“On China” boasts photos of Henry Kissinger’s numerous visits to China. In many you see him smiling hugely, brandishing chopsticks alongside the likes of Zhou Enlai. He’s enjoying making history — and the food.
By Harvey Blume
It struck me as ironic that Christopher Hitchens and Henry Kissinger were featured in the same (5/15/11) issue of the NYT Book Review. Hitchens was on the front page, reviewing Adam Hochschild’s To End All Wars: A Story of Loyalty and Rebellion, 1914-1918. There was nothing particularly enlightening about the Hitchens piece: au contraire, it was just Hitchens being hissy. There is something of the stink bug about Hitchens in this, his practiced default mode.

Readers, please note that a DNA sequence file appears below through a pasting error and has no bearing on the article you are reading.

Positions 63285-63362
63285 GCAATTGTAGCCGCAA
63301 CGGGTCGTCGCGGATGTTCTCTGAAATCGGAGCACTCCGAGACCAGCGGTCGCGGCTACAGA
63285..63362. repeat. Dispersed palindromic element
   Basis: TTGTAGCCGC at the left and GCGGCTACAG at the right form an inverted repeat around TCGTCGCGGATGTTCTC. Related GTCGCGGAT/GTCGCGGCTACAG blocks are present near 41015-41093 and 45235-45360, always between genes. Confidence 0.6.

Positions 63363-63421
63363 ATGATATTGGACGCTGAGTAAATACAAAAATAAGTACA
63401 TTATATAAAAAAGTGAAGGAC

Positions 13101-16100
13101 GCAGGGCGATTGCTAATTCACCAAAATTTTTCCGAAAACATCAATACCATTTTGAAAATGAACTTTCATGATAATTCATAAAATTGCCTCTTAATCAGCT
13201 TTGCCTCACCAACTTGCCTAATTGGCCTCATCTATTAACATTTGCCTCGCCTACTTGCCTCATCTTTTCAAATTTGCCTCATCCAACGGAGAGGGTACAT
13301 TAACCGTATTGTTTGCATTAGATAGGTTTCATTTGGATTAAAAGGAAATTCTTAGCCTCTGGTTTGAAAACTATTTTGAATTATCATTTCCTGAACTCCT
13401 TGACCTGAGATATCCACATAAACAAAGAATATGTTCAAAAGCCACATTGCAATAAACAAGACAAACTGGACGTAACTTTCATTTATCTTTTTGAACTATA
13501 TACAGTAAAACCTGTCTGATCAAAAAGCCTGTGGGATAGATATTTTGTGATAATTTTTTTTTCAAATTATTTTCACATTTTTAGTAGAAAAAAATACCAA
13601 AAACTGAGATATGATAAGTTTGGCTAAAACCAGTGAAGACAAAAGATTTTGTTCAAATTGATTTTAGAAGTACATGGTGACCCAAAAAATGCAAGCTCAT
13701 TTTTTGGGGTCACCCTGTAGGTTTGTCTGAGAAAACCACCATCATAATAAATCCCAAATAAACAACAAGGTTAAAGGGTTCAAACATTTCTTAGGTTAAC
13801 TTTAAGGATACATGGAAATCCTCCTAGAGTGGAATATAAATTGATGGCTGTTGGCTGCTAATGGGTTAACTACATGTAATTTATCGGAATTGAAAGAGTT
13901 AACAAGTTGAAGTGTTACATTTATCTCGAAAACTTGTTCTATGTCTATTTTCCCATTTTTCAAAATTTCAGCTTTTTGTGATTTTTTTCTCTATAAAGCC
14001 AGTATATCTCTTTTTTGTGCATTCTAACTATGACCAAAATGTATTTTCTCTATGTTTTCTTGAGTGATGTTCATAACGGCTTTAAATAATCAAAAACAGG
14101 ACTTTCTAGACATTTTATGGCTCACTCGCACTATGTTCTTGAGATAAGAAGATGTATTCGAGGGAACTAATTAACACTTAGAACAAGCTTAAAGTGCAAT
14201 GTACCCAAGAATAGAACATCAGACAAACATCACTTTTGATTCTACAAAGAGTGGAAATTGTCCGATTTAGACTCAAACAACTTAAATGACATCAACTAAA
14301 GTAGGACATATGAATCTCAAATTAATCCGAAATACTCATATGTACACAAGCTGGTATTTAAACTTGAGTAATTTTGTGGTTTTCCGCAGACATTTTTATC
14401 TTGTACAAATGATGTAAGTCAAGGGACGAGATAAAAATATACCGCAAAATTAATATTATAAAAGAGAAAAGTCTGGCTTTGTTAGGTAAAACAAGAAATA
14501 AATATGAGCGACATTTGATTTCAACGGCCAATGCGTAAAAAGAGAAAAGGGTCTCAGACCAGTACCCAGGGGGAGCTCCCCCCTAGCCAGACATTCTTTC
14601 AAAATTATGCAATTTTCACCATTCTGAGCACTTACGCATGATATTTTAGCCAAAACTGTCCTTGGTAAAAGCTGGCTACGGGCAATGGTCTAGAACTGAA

Let me explain about the stink bug, aka the bombardier beetle. As Natalie Angier put it, that formidable insect comes equipped with “multistage weaponry”. This is because it “sequesters internal reservoirs of hydrogen peroxide and hydroquinone, and will mix the ingredients together with the proper enzymes as needed in a reaction chamber, to generate a boiling blast of defensive spray that can be aimed at an attacker through a swiveling nozzle in its anus.”
(Quite a beetle. Imagine what the military could do with a super-sized, trained troop in the trillions.)